A brilliant answer!
Thread poster: Mats Wiman
| even if they don't sign, there is value in doing this. || Apr 15, 2002 |
Jonathan Hine, speaking at the ProZ.com Convention in Tuscany last year, recommended doing just this. He said that many clients will not sign, but having sent an agreement still gives him a basis to follow up with clients. In other words, having put down his understanding of the agreement on paper, he can always reference that. If they choose not to sign it, it can reasonably be expected that they would at least point out the portions they did not agree to.
Sounded like excellent advice to me.
| | Werner George Patels, M.A., C.Tran.(ATIO)
Local time: 06:44
German to English
| Jonathan was right || Apr 15, 2002 |
This always comes up in small-claims courts: someone suing a business for defective goods or services - a popular one seems to be lawsuits against wedding planners/organizers: the \"injured\" party brings a claim for damages because, for example, they did not get red roses, but lilies instead, or something like that. If the organizer can show that he sent a brochure or any other written documentation of his services and terms to his client (in some cases, even the very existence of a website was considered sufficient documentation), he\'ll be able to use that as evidence in his favour (if it states, in fact, that red roses would not be supplied ).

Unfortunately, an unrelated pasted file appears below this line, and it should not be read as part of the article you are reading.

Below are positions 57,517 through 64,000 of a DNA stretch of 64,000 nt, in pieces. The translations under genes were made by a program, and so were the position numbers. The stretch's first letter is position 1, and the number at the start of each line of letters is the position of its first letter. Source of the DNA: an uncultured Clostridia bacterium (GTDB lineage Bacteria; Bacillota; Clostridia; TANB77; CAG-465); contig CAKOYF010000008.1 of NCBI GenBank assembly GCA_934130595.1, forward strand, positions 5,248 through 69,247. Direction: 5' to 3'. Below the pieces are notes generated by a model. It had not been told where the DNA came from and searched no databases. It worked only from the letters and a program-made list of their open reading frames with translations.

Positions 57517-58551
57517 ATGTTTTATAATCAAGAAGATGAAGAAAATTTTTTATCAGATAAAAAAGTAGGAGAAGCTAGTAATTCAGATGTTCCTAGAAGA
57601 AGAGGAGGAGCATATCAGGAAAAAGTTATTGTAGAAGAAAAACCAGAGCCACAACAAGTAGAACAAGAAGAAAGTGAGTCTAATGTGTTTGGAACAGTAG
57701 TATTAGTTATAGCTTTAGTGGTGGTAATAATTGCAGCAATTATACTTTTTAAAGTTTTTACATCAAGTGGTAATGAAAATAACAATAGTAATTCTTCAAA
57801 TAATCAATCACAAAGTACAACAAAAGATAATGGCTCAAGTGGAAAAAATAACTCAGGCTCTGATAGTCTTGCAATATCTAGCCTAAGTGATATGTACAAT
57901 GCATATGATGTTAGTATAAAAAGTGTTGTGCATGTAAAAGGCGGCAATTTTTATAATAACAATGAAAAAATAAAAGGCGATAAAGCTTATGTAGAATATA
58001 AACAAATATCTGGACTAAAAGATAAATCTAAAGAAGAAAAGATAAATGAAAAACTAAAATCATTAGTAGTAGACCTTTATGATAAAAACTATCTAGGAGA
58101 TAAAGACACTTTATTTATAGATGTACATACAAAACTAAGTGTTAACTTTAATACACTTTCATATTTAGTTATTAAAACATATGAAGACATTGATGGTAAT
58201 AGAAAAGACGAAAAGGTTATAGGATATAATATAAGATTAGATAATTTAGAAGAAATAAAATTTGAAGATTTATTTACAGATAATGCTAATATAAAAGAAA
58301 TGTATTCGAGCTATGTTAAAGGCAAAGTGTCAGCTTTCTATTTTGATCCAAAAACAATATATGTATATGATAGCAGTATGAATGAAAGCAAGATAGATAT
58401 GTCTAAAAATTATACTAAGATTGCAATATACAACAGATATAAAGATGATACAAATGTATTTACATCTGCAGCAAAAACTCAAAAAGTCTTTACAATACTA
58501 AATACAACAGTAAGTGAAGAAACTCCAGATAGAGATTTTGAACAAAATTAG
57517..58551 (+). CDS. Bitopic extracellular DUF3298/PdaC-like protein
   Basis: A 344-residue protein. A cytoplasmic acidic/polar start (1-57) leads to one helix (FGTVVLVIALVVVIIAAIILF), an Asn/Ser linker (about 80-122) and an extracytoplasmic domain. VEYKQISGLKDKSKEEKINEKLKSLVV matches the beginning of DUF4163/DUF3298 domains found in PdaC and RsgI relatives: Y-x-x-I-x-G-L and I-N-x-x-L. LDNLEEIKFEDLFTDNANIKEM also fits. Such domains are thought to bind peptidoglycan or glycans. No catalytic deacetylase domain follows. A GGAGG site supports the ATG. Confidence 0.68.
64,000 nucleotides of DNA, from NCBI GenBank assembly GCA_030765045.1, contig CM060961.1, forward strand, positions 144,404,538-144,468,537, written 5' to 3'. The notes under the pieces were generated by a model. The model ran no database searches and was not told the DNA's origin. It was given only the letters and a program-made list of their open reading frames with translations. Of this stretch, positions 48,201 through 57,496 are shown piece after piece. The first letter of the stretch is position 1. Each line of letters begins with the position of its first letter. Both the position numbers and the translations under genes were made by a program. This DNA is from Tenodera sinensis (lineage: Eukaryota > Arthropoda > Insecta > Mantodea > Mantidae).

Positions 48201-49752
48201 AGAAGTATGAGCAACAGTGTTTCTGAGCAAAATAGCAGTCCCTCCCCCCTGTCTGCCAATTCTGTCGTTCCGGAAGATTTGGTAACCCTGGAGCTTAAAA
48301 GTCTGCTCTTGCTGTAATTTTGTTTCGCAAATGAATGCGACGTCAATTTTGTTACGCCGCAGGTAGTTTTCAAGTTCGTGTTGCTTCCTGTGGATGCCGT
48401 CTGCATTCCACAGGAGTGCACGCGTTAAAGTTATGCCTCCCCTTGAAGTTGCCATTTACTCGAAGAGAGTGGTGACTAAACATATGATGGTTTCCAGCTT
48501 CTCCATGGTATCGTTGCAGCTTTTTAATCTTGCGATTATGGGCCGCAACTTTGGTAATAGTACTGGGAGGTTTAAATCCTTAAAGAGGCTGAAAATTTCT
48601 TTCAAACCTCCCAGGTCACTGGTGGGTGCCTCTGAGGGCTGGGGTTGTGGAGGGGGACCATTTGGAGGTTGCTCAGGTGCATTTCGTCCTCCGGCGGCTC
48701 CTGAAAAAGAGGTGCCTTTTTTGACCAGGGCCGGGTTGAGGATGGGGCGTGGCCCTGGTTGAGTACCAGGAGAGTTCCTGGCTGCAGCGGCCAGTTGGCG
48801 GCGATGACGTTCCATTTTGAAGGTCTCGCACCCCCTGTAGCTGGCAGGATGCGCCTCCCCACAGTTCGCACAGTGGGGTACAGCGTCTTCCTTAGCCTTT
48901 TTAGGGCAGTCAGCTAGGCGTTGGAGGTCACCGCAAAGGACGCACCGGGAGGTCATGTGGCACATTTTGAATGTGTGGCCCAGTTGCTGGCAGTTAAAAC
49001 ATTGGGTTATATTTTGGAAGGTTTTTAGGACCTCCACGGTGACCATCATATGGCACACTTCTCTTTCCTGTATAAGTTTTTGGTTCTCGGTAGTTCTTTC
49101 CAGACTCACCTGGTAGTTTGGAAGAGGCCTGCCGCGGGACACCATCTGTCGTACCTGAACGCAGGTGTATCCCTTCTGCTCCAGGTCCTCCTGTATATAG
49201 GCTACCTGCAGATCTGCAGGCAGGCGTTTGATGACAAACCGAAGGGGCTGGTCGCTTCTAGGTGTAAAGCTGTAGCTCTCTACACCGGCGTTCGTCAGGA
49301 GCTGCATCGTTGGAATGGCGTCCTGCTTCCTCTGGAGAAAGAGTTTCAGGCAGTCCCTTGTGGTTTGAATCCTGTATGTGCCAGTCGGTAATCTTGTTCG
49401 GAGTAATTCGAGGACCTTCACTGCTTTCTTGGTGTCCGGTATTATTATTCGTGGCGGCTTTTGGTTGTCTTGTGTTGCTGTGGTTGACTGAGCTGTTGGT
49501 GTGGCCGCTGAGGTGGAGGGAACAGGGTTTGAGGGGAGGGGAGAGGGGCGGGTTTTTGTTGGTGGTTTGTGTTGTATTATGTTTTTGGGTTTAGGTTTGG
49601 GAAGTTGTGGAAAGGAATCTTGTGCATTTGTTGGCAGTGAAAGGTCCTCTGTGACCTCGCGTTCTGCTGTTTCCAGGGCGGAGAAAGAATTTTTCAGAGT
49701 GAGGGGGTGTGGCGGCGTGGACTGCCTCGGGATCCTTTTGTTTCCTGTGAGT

So, this applies to us too. Yes, send your client your terms. If they refuse to sign it, you\'ll still be able to come back to it later on (at least under US-Anglo law).
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